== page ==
gms | German Medical Science

55. Jahrestagung der Deutschen Gesellschaft für Neurochirurgie e. V. (DGNC)
1. Joint Meeting mit der Ungarischen Gesellschaft für Neurochirurgie

Deutsche Gesellschaft für Neurochirurgie (DGNC) e. V.

25. bis 28.04.2004, Köln

Motorcortexstimulation in the treatment of chronic neuropathic pain

Motorcortexstimulation zur Behandlung chronisch neuropathischer Schmerzen

Meeting Abstract

  • corresponding author Dirk Rasche - Neurochirurgische Klinik, Universitätsklinikum Heidelberg, Heidelberg
  • M. Scheihing - Neurochirurgische Klinik, Universitätsklinikum Heidelberg, Heidelberg
  • A. Unterberg - Neurochirurgische Klinik, Universitätsklinikum Heidelberg, Heidelberg
  • V. Tronnier - Neurochirurgische Klinik, Universitätsklinikum Heidelberg, Heidelberg

Deutsche Gesellschaft für Neurochirurgie. Ungarische Gesellschaft für Neurochirurgie. 55. Jahrestagung der Deutschen Gesellschaft für Neurochirurgie e.V. (DGNC), 1. Joint Meeting mit der Ungarischen Gesellschaft für Neurochirurgie. Köln, 25.-28.04.2004. Düsseldorf, Köln: German Medical Science; 2004. DocDI.06.09

Die elektronische Version dieses Artikels ist vollständig und ist verfügbar unter: http://www.egms.de/de/meetings/dgnc2004/04dgnc0210.shtml

Veröffentlicht: 23. April 2004

© 2004 Rasche et al.
Dieser Artikel ist ein Open Access-Artikel und steht unter den Creative Commons Lizenzbedingungen (http://creativecommons.org/licenses/by-nc-nd/3.0/deed.de). Er darf vervielf&aauml;ltigt, verbreitet und &oauml;ffentlich zug&aauml;nglich gemacht werden, vorausgesetzt dass Autor und Quelle genannt werden.


Gliederung

Text

Objective

The treatment of chronic neuropathic pain can be difficult. In selected patients with treatment refractory pain and insufficient pharmacological therapy the indication for invasive methods has to be discussed. The chronic motorcortexstimulation on the opposite precentral gyrus seems to be effective in chronic neuropathic pain of the face or the upper and lower extremities, e.g. for phantom limb pain. In this prospective study we report ten cases with different neuropathic pain syndromes and the clinical results of contralateral motorcortexstimulation.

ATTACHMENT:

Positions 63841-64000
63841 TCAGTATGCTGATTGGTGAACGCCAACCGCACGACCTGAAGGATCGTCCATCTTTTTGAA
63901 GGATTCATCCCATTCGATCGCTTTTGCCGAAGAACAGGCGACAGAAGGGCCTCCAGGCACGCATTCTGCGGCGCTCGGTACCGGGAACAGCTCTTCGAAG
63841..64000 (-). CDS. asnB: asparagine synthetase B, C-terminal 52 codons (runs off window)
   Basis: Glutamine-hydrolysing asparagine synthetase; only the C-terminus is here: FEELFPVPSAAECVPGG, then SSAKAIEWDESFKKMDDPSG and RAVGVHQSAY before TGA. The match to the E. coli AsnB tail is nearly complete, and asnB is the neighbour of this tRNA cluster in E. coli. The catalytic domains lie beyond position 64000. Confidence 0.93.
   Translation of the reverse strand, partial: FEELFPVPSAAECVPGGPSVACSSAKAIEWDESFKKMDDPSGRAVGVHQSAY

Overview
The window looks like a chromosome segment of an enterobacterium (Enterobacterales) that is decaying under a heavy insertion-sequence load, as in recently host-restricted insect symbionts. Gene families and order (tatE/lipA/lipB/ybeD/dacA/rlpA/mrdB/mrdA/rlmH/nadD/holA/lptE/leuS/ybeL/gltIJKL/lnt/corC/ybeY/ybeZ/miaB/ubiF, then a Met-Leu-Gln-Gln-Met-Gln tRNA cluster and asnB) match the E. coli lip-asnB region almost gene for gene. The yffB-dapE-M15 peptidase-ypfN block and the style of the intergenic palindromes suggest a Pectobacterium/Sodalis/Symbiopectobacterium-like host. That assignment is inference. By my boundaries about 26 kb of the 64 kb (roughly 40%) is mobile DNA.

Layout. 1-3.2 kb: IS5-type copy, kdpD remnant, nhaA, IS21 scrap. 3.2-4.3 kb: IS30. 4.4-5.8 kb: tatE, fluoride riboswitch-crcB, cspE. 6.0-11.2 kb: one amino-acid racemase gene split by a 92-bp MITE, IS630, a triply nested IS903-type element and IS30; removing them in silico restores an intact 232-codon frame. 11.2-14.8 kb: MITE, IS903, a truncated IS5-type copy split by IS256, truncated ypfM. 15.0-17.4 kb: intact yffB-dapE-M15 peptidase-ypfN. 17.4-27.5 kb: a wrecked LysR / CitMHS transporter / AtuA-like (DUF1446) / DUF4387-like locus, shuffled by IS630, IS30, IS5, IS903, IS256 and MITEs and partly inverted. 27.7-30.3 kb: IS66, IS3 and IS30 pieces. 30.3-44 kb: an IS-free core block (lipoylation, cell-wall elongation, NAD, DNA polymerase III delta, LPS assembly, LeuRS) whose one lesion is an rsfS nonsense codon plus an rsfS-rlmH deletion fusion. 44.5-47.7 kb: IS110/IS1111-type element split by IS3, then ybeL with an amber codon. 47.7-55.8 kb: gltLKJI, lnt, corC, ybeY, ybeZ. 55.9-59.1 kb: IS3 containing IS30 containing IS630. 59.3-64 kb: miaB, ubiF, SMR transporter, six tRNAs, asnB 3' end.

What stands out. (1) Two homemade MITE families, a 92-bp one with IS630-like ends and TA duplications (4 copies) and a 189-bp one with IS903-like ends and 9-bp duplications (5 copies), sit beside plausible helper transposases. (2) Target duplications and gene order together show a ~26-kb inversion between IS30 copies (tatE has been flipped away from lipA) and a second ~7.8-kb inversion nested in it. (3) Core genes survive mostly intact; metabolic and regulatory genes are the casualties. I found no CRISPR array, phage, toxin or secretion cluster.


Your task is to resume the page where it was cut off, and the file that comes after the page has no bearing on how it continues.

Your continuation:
Methods

All patients suffered from chronic pain syndromes with neuropathic pain and any previous treatment including pharmacological therapy was ineffective. The location of the pain was unilateral regional like the face, forearm or one leg. All patients gave informed consent for a test trial with externalisation of the electrode cable and double-blind testing. Intraoperative a neuronavigation system with 3D-reconstruction of the cortical surface was used. In four cases data of functional MRI were matched with the neuronavigation. The recording of median or tibial nerve evoked potentials with phase inversion was performed via a four plate electrode. This electrode was also used for stimulation of the motor cortex. All operations were performed in local anaesthesia with a burr-hole approach over the central region. The electrode was placed epidural and connected with an externalisation device.

Results

By using neuronavigation and intraoperative electrophysiology it was possible in all cases to identify and place the electrode over the precentral gyrus. Positive testing was defined as reduction of the visual analogue scale ≥50%. A positive test trial was performed in six of the ten patients and a stimulation device was implanted. In all patients we used sub threshold voltage of 2-6 volt in continuous or cyclic mode, an impulse width of 210-360 μsec and a frequency of 30-100 Hertz. In the other four cases a double blind test showed no differences in pain reduction with pseudostimulation and the electrodes were explanted. Complications like epidural haematoma were not observed. One wound infection over the connector of the extension cable was noted. In this case the device was temporary explanted and three months later reimplanted with the cable and the stimulation device on the opposite side. After this the positive effect and pain relief was present again.

Conclusions

Motorcortexstimulation is an alternative treatment option for a selected group of patients with neuropathic pain in well described areas like the face or extremities. By using a double-blind testing false positive, responders can become obvious and should not be implanted. Combination of neuronavigation and evoked potentials makes the placement of the electrode safer and easier.